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Understanding the Resilience of Restored Peatlands to New Climate Extremes

   Postgraduate Training

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  Dr Thomas Parker, Dr Renee Kerkvliet-Hermans, Dr R Artz, Dr Jens Subke  No more applications being accepted  Competition Funded PhD Project (UK Students Only)

About the Project

We have an exciting opportunity for a PhD student to develop cutting edge experiments with an experienced peatland research team and translate their findings across a variety of policy-relevant platforms. The project aims to understand what happens to plant carbon inputs in restored peatlands and how vulnerable they are to climate change. Working across the three important research, policy and engagement platforms of the University of Stirling, the James Hutton Institute and the IUCN Peatland Programme, the student will have the freedom to shape the PhD project in a way that fits their skills and maximises the impact of their work.

 Project description

Peatlands are a critically important carbon store: despite covering only 3% of the Earth’s surface, they contain 30% of the global soil carbon stock. At around 3 million hectares, the UK holds a disproportionately large amount of peatland. However, up to 80 % of this land has been degraded, causing significant carbon emissions. The Scottish government aims to restore 250,000 ha of peatlands by 2030, meaning that a significant portion of the Scottish landscapes will transition from a damaged or degraded state into a new ‘restored’ state. Peatland restoration addresses the raising of water tables, revegetating of eroded areas, and slowing of water flow, leading to reduced emissions of greenhouse gases and ultimately promoting carbon sequestration through plant growth and inhibition of decomposition rates.

 As well as undergoing these land-use changes, peatlands are also experiencing rapid climate change and are suffering from extreme weather events such as heat waves and droughts that will threaten their ability to sequester carbon. The interaction between peatland restoration and climate-driven impacts have so far not been researched, and the objective of this project is to understand impact of climate extremes on the carbon cycle and greenhouse gas balance of restored peatlands, compared to degraded and pristine sites. The student will use a combination of approaches, involving experiments in the field, pot experiments and controlled environment facilities to understand and predict how resilient peatlands of different restoration stages are to climate change. 

 The project has the potential to address the following questions (although we encourage a flexible and student-led approach to identifying specific research foci):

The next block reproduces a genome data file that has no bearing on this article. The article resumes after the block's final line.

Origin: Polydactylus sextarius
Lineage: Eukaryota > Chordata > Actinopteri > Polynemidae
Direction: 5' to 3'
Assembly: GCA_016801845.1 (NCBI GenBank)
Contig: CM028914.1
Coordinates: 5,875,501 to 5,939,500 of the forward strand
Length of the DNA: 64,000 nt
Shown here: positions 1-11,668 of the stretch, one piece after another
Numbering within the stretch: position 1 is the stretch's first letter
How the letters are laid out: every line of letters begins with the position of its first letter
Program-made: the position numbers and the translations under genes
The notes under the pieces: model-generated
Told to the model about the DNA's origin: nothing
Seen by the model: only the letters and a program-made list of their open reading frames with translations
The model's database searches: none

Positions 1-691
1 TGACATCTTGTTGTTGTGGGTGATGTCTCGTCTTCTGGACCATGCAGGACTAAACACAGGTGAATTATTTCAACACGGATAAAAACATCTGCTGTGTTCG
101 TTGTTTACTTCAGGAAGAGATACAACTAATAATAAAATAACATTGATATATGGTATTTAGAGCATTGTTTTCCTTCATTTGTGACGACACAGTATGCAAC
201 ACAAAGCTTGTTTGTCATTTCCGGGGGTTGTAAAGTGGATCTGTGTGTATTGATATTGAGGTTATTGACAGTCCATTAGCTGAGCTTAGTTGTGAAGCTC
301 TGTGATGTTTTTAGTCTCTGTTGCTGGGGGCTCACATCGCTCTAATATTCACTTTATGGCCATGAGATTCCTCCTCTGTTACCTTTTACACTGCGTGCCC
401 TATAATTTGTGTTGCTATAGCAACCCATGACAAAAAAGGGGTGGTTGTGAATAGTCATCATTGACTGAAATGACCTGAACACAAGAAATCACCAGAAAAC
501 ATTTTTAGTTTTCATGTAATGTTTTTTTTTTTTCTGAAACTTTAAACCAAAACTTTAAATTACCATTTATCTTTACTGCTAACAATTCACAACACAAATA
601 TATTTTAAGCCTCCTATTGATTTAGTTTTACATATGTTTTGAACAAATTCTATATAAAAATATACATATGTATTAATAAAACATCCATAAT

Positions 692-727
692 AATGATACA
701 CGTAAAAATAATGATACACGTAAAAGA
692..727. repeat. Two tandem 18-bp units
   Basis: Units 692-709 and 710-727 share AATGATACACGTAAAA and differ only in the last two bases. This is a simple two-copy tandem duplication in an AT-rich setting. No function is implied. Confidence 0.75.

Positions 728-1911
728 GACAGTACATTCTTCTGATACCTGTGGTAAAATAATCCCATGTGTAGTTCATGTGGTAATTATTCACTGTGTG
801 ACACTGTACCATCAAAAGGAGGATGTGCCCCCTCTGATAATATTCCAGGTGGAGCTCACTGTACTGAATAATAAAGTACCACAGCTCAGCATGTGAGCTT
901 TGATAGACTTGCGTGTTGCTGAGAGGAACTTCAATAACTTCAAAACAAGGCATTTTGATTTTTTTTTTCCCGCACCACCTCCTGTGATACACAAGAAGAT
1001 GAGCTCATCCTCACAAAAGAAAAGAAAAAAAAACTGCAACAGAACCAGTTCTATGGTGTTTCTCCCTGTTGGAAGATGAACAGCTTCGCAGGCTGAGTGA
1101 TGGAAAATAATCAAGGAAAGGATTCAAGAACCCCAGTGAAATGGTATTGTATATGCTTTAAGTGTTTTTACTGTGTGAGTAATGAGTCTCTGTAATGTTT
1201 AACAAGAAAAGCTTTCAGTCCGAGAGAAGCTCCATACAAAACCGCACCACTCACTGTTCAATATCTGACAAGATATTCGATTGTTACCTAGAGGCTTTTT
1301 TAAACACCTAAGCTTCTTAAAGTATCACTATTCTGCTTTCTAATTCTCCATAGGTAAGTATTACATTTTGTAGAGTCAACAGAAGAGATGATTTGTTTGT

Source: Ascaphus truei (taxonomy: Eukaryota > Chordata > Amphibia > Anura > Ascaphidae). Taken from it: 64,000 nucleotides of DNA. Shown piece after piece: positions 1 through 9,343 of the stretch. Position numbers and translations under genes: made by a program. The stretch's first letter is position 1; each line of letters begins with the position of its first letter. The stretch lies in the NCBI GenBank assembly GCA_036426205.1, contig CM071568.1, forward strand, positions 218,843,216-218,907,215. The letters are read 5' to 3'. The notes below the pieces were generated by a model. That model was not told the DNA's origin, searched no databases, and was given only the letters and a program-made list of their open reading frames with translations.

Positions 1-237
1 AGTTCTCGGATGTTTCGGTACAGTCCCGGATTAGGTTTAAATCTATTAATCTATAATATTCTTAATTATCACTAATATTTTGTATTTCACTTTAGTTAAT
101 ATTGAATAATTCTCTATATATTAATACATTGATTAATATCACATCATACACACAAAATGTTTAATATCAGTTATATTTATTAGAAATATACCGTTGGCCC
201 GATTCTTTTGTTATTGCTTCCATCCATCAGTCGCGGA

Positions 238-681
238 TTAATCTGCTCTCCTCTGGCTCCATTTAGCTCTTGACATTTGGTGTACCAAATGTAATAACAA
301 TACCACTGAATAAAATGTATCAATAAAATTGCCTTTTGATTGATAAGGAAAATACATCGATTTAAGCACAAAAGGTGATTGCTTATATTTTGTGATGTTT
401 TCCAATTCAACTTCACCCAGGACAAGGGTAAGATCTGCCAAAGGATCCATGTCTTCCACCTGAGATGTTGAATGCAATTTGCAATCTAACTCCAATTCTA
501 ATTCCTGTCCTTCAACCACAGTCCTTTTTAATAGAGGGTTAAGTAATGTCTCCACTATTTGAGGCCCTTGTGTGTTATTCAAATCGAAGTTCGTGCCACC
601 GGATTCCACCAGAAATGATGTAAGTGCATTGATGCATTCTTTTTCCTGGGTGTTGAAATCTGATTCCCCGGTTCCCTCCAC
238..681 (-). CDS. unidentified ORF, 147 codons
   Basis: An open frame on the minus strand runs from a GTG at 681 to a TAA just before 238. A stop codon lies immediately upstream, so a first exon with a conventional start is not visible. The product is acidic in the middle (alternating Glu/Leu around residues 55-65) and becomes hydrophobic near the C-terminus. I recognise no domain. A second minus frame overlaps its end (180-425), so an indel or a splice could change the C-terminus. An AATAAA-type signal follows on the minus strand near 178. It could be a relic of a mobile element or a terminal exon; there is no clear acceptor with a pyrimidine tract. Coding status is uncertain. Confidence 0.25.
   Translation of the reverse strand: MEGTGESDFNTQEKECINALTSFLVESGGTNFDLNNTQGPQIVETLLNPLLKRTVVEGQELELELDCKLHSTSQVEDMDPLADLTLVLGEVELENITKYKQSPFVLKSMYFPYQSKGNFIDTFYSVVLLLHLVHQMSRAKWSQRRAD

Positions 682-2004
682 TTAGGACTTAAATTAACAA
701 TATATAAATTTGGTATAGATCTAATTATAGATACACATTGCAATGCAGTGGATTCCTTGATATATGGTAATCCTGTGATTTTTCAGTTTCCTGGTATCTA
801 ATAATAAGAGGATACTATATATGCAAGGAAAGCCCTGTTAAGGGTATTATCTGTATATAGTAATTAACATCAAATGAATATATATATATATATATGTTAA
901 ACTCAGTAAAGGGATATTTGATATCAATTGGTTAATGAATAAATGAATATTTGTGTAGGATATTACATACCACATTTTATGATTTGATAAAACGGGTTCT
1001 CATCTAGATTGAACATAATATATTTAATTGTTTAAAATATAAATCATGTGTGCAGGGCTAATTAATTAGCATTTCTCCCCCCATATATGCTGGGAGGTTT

1. What is the mid- to long-term greenhouse gas balance of restored peatlands and where is carbon deposited in these systems?

 2. How quickly is carbon returned to the atmosphere from restored, degraded and pristine peatlands when under drought and temperature stress?

 3. Does peatland restoration and management history impact soil microbial community activity and response to climate extremes, and what are likely impacts on carbon cycling?


The student will gain skills in ecosystem ecology, greenhouse gas exchange measurements, experimental design, data science and modelling, and a suite of associated analytical methods, including the use of stable isotopes in ecology. They will be embedded in the James Hutton Institute’s Peatland GHG and Hydrology team, meaning that they have connections to a wide range of peatland monitoring sites and will be connected to a range of policy, stakeholder and international networks. Furthermore, they will work directly with staff and gain access to facilities at the Scottish International Environment Centre (University of Stirling), where they will be embedded in a postgraduate cohort researching a wide range of current biological and environmental topics. A core element in this PhD project is continuous communication with, and advice from, the IUCN UK Peatland Programme, through co-supervision by their peatland code coordinator Dr. Kerkvliet-Hermans. This provides the student with a direct and unique connection between primary research, communication and application to policy.


Candidates must have a First, or Upper Second Class Honours or a Master’s degree with Merit, in ecology/biology/environmental science. They should also have:

•         A strong interest in peatland science

•         Strong time and data management and interpersonal skills

•         Evidence of good verbal and written communication skills

•         Ability to think about scientific questions critically and creatively

 In addition to the above, it is desirable that candidates also have:

•         Experience with labwork and fieldwork

•         Knowledge of statistics in programmes such as R

•         Experience of measuring greenhouse gas fluxes or use of stable isotopes in ecology

•         A full UK driving licence

 Funding is available for UK applicants only

 Informal enquiries to Dr Thomas Parker ([Email Address Removed]) are welcome ahead of application.


 Applications due 3rd November 2023

Interviews- 20-24th November 2023

Biological Sciences (4) Environmental Sciences (13) Geology (18)

Funding Notes

This 3.5yr PhD project is a competition studentship, fully funded by The Macaulay Development Trust and the University of Stirling. This opportunity is open to UK students only and will provide funding to cover a stipend and UK level tuition. Students must meet the eligibility criteria as outlined in the UKRI guidance on UK and international candidates. Applicants will have a first-class honours degree in a relevant subject or a 2.1 honours degree plus Masters (or equivalent).
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